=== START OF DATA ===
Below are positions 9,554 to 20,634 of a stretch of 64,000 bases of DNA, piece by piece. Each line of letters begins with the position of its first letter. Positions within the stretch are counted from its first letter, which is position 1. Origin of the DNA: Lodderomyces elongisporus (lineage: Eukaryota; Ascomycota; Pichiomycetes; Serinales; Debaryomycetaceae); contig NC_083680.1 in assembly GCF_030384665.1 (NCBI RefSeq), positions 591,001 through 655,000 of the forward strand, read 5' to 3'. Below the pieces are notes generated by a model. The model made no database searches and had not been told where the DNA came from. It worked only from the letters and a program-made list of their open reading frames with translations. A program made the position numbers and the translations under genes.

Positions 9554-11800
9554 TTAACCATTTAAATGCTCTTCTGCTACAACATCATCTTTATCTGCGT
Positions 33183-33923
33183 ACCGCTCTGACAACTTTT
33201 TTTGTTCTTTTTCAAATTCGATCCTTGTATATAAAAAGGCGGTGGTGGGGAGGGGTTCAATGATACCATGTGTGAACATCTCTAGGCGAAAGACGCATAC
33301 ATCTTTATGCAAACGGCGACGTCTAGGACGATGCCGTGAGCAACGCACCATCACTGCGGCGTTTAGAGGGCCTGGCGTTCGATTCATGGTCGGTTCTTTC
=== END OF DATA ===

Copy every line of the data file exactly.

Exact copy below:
Below are positions 9,554 to 20,634 of a stretch of 64,000 bases of DNA, piece by piece. Each line of letters begins with the position of its first letter. Positions within the stretch are counted from its first letter, which is position 1. Origin of the DNA: Lodderomyces elongisporus (lineage: Eukaryota; Ascomycota; Pichiomycetes; Serinales; Debaryomycetaceae); contig NC_083680.1 in assembly GCF_030384665.1 (NCBI RefSeq), positions 591,001 through 655,000 of the forward strand, read 5' to 3'. Below the pieces are notes generated by a model. The model made no database searches and had not been told where the DNA came from. It worked only from the letters and a program-made list of their open reading frames with translations. A program made the position numbers and the translations under genes.

Positions 9554-11800
9554 TTAACCATTTAAATGCTCTTCTGCTACAACATCATCTTTATCTGCGT
Positions 33183-33923
33183 ACCGCTCTGACAACTTTT
33201 TTTGTTCTTTTTCAAATTCGATCCTTGTATATAAAAAGGCGGTGGTGGGGAGGGGTTCAATGATACCATGTGTGAACATCTCTAGGCGAAAGACGCATAC
33301 ATCTTTATGCAAACGGCGACGTCTAGGACGATGCCGTGAGCAACGCACCATCACTGCGGCGTTTAGAGGGCCTGGCGTTCGATTCATGGTCGGTTCTTTC